The Real Problem with the Ryan Budget

I recently looked at Paul Ryan’s FY 2013 budget rollout. Unlike those who emphasize the budget’s conservative slant, my sense is that the key thing this year (as last) is how sketchy the whole thing is. With some justification: it ain’t going anywhere, so why spell out painful cuts and tax trade-offs?

All of which I mostly don’t blame Ryan for. He has his own set of incentives to work with. But I do blame any reporter who reports this as a serious budget. The thing that I find annoying? Ryan repeatedly in his charts credits CBO as his source, but as CBO says — and Ezra Klein writes — CBO was merely echoing back what Ryan told them to say.

Let me explain that a bit. The reason CBO scoring (or, the Joint Tax Committee for taxes) is important is because it’s very difficult to know actual, real effects of changes in tax and spending programs. So you come up with a plan — say, the Buffett Rule that the very rich should pay at least as much as other people. Okay, that’s a nice idea, but then you have to turn it into some sort of specific proposal. You need to define your terms, figure out a mechanism, and spell it all out (eventually) in legislative language that’s drafted carefully to achieve what you want to achieve. Then, after you’ve done that, you can start getting estimates for the effects on revenues.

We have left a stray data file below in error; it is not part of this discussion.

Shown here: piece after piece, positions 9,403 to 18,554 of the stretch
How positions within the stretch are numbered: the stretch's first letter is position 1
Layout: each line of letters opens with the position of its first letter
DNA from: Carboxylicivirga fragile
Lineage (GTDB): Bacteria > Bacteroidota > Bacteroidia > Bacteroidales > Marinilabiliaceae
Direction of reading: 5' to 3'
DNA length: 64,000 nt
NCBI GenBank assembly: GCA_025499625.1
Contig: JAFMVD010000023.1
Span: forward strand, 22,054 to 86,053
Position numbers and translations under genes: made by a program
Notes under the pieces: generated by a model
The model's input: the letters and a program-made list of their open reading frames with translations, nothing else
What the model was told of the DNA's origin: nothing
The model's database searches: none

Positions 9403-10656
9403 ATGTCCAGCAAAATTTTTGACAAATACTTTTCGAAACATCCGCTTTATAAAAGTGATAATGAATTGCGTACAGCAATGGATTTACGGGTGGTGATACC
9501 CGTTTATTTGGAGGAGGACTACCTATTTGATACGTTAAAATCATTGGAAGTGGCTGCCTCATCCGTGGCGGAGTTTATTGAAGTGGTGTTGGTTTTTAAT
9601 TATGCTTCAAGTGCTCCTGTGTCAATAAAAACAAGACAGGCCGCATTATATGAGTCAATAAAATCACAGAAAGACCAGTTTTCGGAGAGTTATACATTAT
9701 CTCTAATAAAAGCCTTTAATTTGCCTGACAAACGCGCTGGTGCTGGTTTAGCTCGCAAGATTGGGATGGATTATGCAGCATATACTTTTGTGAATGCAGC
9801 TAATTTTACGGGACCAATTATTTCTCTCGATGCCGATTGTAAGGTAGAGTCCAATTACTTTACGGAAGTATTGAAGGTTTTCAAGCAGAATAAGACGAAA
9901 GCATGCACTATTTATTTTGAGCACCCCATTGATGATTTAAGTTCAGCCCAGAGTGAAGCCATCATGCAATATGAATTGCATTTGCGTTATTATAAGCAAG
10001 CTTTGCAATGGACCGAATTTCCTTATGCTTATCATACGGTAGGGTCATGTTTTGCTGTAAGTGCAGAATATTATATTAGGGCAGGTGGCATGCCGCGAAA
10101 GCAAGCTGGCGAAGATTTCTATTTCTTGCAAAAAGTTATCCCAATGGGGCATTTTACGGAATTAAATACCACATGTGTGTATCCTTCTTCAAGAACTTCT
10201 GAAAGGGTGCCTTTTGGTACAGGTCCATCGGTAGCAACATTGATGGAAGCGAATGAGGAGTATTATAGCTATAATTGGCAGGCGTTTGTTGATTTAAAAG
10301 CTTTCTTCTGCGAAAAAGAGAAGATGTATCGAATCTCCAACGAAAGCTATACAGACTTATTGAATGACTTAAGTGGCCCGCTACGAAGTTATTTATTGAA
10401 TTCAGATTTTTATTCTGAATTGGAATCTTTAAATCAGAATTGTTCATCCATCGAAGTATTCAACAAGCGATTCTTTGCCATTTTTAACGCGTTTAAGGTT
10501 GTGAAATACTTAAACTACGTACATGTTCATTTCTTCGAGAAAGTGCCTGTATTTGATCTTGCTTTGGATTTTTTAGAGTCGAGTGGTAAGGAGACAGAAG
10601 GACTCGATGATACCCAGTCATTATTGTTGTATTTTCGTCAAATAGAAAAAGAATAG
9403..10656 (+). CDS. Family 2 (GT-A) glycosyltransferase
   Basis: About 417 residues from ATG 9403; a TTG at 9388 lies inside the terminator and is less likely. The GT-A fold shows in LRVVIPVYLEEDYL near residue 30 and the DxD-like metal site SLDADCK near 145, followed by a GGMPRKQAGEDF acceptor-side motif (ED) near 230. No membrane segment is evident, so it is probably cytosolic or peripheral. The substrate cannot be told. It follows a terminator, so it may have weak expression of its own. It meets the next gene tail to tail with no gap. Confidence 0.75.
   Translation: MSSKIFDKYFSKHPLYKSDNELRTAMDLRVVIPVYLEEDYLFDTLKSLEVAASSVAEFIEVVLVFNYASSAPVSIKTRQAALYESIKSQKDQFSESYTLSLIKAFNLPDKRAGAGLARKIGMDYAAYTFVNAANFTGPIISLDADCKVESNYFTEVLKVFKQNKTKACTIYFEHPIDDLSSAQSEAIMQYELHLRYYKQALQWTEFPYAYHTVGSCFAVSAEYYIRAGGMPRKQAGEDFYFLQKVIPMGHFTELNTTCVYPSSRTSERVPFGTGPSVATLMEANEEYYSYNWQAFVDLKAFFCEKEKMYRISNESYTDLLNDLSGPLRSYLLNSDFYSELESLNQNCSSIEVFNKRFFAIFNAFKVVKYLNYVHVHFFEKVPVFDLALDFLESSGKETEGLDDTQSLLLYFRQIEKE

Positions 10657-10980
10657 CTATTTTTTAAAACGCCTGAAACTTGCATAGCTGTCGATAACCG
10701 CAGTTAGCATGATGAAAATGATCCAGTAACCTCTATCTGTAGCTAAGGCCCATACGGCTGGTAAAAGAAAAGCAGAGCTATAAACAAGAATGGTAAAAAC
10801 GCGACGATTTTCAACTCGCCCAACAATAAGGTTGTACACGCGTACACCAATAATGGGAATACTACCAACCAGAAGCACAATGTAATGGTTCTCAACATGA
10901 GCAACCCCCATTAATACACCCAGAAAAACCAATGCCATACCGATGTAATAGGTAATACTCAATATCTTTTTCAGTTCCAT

But Ryan doesn’t do that. What he does is to tell CBO what his estimate is for a program he hasn’t written yet. None of it — corporate tax reform, individual tax reform, the Medicare plan — is well enough developed to get realistic estimates. So he’s just making up his own conclusions, and telling CBO to run the deficit estimates with those numbers. It’s not necessarily a completely phony exercise: Ryan could, when the actual program changes are ready, design them and modify them in order to hit his pre-chosen targets. However, the CBO certification that he’s claiming is entirely phony. No one, no one, should buy the idea that Ryan’s budget has been scored by CBO. Absolutely not.

Of course, budgeting is a lot easier when you can just make up numbers and pretend that your program changes, which you haven’t actually figured out yet, will yield those numbers.

Unless, that is, you actually believe in budgeting. But we all know that Paul Ryan and the other Republicans don’t. And therefore, the truth is that we have absolutely no idea what the effects would be of adoption and implementation of Ryan’s budget. Maybe it would really slash the deficit; maybe it would increase it. There’s no way anyone could, including Paul Ryan, could guess the answer from the information we’ve been given.

[Cross-posted at A plain blog about politics]

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Jonathan Bernstein

Jonathan Bernstein is a political scientist who writes about American politics, especially the presidency, Congress, parties, and elections.